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A photo of Nazar, a 22-year-old Ukrainian migrant now works as a security officer in Adelaide, Australia. The photo shows Nazar standing in front of his current workplace.

From War Zone to Work

After migrating to Australia in 2022 with his family, Nazar studied English at TAFE and with the support of Workskil Australia, he gained employment as a security guard in Adelaide, South Australia.


Less than 18 months ago, Nazar was on the frontline of the Ukrainian border, helping refugees flee the horrors of war into Poland.

“It was so sad, particularly for the children,” Nazar, said. “Families were separated, and they were coming over with nothing. We’d help them find food and clothes and just help them understand what was going on.”

Now, on the other side of the world, the 22-year-old draws on this experience and empathy as a security officer in Adelaide.

“It’s still about communicating with people,” Nazar said. “I want to help people and for them to trust me.”

Born and raised in Ivano-Frankivsk in western Ukraine, Nazar and his parents moved to Poland when he was 14. The family migrated to Australia in 2022, fearing for their safety in eastern Europe.

“We chose to come to Australia because it is far away,” he said. “We all wanted a better life.”

Boarding the plane in Warsaw, it was the first time Nazar had ever been on an aircraft.

“Everything was new,” he said. “New places, new people, new language.”

“At first, I was scared but straight away I liked people here because they are very friendly. It’s nice that people talk even if they don’t know each other. Where I come from you don’t really talk to anyone unless you have met them before.”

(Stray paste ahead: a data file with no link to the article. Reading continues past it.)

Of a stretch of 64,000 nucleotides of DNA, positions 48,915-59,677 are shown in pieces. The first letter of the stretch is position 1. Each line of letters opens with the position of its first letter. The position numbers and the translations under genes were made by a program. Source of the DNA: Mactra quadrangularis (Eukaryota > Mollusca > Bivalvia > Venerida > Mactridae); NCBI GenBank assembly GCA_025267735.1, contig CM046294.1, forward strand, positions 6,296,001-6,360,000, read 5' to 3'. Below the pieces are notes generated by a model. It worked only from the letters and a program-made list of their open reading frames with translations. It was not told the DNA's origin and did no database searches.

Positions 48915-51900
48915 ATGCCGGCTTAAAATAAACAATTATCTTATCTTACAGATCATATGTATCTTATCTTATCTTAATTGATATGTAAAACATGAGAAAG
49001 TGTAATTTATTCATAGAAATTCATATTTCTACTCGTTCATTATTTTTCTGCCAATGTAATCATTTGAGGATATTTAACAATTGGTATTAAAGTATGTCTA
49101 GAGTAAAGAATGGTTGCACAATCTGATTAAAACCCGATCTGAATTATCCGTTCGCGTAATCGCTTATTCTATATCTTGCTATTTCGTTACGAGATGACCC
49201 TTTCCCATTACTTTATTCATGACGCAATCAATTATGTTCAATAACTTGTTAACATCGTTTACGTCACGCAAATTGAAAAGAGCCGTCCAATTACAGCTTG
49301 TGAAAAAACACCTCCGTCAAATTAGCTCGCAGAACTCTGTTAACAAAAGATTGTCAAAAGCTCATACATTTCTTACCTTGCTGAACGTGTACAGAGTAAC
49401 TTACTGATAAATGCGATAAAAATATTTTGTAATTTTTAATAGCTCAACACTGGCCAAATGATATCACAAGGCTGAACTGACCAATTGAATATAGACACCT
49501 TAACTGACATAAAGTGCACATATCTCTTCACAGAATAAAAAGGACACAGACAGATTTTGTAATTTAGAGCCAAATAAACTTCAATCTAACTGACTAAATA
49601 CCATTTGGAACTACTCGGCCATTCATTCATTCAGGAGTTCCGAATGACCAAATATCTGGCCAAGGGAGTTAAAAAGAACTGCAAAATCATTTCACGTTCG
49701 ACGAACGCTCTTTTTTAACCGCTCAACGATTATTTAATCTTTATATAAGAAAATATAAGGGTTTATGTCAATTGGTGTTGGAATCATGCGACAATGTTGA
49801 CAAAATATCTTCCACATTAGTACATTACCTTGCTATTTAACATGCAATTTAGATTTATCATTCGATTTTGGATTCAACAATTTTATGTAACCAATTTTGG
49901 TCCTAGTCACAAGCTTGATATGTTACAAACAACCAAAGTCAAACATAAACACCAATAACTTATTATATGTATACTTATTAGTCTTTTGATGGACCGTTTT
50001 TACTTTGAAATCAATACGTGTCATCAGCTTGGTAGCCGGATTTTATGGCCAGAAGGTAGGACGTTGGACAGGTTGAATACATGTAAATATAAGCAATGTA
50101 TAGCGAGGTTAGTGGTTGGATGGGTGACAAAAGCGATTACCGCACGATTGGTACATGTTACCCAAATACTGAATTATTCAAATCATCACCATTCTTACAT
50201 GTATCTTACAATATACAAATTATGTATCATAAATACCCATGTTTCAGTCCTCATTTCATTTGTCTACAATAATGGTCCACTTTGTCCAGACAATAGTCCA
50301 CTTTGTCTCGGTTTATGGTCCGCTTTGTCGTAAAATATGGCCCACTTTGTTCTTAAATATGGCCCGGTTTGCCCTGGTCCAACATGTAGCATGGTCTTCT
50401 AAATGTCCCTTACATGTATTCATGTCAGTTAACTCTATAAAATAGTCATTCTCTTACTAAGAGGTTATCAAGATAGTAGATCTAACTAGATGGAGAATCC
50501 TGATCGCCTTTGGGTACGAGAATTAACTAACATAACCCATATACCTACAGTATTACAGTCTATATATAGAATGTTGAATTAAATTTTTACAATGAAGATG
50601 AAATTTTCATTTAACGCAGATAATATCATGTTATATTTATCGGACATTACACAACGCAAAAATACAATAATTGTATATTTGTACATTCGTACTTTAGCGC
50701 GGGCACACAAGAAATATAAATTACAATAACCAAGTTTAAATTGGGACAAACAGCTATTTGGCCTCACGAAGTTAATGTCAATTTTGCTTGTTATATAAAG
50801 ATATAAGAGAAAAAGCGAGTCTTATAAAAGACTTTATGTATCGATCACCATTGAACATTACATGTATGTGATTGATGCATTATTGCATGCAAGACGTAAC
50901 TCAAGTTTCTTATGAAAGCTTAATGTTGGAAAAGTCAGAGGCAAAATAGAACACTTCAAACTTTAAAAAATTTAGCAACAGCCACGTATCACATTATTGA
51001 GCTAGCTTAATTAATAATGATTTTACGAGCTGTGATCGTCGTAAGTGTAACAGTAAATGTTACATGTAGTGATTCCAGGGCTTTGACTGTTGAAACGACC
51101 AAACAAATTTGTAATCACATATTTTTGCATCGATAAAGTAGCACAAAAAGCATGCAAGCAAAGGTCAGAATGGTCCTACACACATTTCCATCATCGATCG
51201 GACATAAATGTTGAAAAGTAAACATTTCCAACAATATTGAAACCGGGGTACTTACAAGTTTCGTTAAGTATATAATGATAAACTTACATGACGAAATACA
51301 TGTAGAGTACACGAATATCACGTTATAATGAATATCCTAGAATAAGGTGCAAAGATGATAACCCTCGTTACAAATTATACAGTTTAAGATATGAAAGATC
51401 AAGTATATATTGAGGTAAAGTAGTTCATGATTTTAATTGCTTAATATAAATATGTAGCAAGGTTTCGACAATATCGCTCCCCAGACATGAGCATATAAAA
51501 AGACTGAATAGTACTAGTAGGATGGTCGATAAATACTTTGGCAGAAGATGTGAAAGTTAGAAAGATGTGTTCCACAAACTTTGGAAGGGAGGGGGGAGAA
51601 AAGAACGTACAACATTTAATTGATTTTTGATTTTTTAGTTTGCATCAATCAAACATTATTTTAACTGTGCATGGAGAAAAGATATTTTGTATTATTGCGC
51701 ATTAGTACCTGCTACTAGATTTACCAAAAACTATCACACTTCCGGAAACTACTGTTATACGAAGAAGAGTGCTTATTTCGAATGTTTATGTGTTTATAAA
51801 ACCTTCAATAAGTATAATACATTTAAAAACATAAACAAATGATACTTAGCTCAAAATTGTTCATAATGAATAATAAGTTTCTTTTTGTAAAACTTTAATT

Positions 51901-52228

After settling in Adelaide, Nazar studied English at TAFE. Supported by Workskil Australia, he gained employment with KM Corporate Security – a South Australian business providing security services to a range of industries from healthcare, maritime and railway to retail and corporate sites.

He is now working up to 60 hours a fortnight providing security, mainly in hospitals including wards supporting people with dementia and brain injuries.

KM Corporate Security General Manager Catherine Burpee said demand for security, particularly in health care settings, had skyrocketed following the COVID-19 pandemic – with migrants helping fill the workforce void.

“We offer entry-level jobs for many people, including migrants, who would otherwise struggle to find work because they lack experience,” Catherine said.

Catherine said when Nazar was introduced to her through Workskil Australia, he displayed many qualities KM security looked for in candidates.

“He was extremely polite, well presented and well-spoken,” she said. “He makes people feel at ease. He can relate to people from a range of backgrounds which is critical in this industry.”

“Often migrants are the keenest candidates because they are so grateful. They also tend to have a very strong sense of community. Even if they struggle at first, they end up going above and beyond.”

A qualified dental hygienist in Poland, Nazar resigned to volunteer at the border when Russia invaded Ukraine.

Initially, he felt guilty about leaving and still struggles knowing his family, including his grandmothers and cousins, are still in Ukraine.

“When they (cousins) go to school, there’s a siren and straight away, a rocket… there’s no time to escape,” he said. “I try to support them and talk to them every day.”

However, there’s no going back.

“I want to definitely stay here in Australia,” he said. “I would like to go back to study dental hygiene here and combine it with security work.

“I’m on a path now. I want to make the most of it.”


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